1. Upon this record, the defendant assigns as error that in instructing on armed robbery the judge did not make it clear (so the defendant argues) that the jury, in order to convict, would have to find out only threats or displays of force by the actor, Abbott, but actual fear of harm on the part of the victim.

Under our statutes, as at the common law, robbery may be encompassed in either of two ways: by force applied to the person, with intent to steal, or by an assault putting the person in fear, with the same intent. G.L. c. 265, § 17 (armed robbery), § 19 (robbery by unarmed person); c. 277, § 39 (construction of words used in indictment). Commonwealth v. Novicki, 324 Mass. 461, 465, 87 N.E.2d 1; Commonwealth v. McCarthy, Mass., a 276, N.E.2d 283. See Commonwealth v. Humphries, 7 Mass. 242, 244; Commonwealth v. Clifford, 8 Cush. 215, 216; Commonwealth v. Nickologines, 322 Mass. 274, 276--277, 76 N.E.2d 649; Commonwealth v. Mahoney, 331 Mass. 510, 513, 120 N.E.2d 645; COMMONWEALTH V. JONES, MASS., 283 N.E.2D 840.B The Commonwealth did not claim that the defendant committed a battery upon Tucker, but relied on the other alternative, and this focused attention on the extent to which apprehension must be charged and proved.

Discussion of this subject between the court and counsel was rather confused, but it appears that the charge given was adequate.

At a bench conference after the judge had given his main instructions there was a spirited debate about the need to instruct that Tucker must be shown to have experienced fear when confronted with Abbott's pistol and commands. The judge said during the colloquy 'fear was not a necessary element; . . . the perpetrator should be judged by what he does.' For this proposition he relied on Commonwealth v. Slaney, 345 Mass. 135, 185 N.E.2d 919.

That case considered the essentials of a simple criminal assault, not a robbery, and, reverting to the oldest conception of assault, said that if could be made out by proof of an attempted but unaccomplished battery without regard to whether the victim was put in fear. The defendant there had shot at the person but missed. That would be enough, according to the court's reasoning, even if the person was unaware of the attempt on him; he might indeed have been asleep at the time. In this sense the accused was judged by what he did without regard to its effect on the mind of his victim. Commonwealth v. Slaney, supra. at 138--139, 185 N.E.2d 919. See Perkins, Criminal Law (2d ed.) 114--122. The Slaney case, however, did not deny--what is clearly envisoned by our decisions--that an assault could consist, alternatively, of putting a person in fear, as by the defendant's displaying a gun and the person's apprehending the danger, even if the defendant did not intend to shoot and in fact did not have the ability to do so effectively because his gun was not loaded. See Commonwealth v. White, 110 Mass. 407, 409.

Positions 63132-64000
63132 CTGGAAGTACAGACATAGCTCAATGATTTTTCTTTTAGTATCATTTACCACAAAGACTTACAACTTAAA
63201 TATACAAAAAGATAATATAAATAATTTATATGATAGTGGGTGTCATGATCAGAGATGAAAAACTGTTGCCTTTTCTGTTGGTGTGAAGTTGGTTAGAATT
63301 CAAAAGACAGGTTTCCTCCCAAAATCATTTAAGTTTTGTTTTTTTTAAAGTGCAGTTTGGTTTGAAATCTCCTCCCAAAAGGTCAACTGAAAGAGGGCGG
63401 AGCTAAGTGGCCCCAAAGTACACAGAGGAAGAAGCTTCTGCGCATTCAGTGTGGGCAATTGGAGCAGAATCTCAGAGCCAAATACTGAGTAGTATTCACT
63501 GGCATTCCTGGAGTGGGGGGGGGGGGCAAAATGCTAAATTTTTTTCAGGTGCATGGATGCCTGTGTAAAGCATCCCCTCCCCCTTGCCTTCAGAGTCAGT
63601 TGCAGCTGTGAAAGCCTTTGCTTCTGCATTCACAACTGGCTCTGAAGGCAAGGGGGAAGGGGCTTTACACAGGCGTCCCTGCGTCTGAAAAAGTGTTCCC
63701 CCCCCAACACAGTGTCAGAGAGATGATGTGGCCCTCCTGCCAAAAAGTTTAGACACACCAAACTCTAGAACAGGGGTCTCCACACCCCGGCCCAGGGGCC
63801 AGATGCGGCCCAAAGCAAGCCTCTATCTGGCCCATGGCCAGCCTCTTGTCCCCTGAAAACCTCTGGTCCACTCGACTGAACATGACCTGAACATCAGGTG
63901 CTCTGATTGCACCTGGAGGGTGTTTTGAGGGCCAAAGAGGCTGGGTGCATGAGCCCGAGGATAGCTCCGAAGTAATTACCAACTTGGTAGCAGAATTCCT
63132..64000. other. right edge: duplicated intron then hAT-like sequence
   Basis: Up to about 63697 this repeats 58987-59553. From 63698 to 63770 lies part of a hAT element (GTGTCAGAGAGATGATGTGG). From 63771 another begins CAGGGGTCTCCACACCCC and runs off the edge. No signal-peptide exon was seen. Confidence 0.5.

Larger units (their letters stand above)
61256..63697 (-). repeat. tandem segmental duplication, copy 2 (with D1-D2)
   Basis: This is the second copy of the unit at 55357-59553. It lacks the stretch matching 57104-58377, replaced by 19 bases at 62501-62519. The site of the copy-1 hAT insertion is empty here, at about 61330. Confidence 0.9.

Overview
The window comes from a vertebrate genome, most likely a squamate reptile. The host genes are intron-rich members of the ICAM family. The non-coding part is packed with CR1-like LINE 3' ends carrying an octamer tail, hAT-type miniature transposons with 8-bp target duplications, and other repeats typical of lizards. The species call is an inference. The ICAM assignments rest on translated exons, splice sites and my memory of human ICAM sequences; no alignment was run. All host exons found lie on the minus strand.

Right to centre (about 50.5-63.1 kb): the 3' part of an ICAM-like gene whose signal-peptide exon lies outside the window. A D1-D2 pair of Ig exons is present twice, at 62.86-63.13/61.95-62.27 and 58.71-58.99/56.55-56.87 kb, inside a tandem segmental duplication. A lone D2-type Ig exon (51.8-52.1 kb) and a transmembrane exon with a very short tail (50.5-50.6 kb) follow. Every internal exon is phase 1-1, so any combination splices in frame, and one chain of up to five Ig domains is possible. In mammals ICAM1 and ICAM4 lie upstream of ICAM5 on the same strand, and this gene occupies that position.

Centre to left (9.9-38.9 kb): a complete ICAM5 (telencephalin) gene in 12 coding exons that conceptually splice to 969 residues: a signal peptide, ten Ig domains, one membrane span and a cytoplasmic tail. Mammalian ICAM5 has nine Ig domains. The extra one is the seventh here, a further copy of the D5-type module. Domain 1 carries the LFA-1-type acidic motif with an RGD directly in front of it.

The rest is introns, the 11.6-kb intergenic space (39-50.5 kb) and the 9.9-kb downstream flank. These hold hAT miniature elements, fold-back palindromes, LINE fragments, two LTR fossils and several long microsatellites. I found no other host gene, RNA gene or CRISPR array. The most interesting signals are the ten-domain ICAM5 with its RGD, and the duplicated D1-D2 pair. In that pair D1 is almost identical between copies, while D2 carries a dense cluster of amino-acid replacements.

If we take the first form of assault mentioned, the mere attempted battery where the person is unaware of the attempt, it is doubtful whether this could ever satisfy the conditions for robbery by force: a battery of some sort seems requisite, which is the means of or facilitates the theft. COMMONWEALTH V. JONES, MASS., 283 N.E.2D 840.C In this respect the Slaney case has only a dubious bearing on robbery. The alternative form of assault referred to in the Slaney case, that in which the person senses that force may be used and is thereby put in fear, does meet the robbery requirement when the fear facilitates the theft, see Commonwealth v. Novicki, 324 Mass. at 465, 87 N.E.2d 1; Commonwealth v. Jones, supra, d 283 N.E.2d 840, but then it cannot be said the actor is judged by what he does without regard to the victim's reaction. Nor does the Slaney case consider whether actual apprehension on the part of the victim may be simply assumed, and mention of it omitted from the instructions, when proof is abundant that the weapon was displayed as a threat and the victim recognized it as such.

The Slaney case is thus not dispositive of the question whether it would be error to fail to instruct the jury that they could bring in a verdict of guilty on the armed robbery charge only if they found that Tucker was in fact put in fear. We have not, however, that precise question to decide, because, as the judge said, he had 'bent over backwards' in delivering his main instructions; he had dealt in general terms with the issue of putting in fear. He had distinguished between theft through violence and through assault and putting in fear, and he had spoken of actual force in distinction from 'constructive' force--'such as,' he said, 'threatening words or gestures or the display of a deadly weapon, which operates on the mind of the person to be robbed. That is what you would require as far as the assault part is concerned.' The judge went on to mark the difference between larceny and robbery, contrasting theft by stealth with theft by...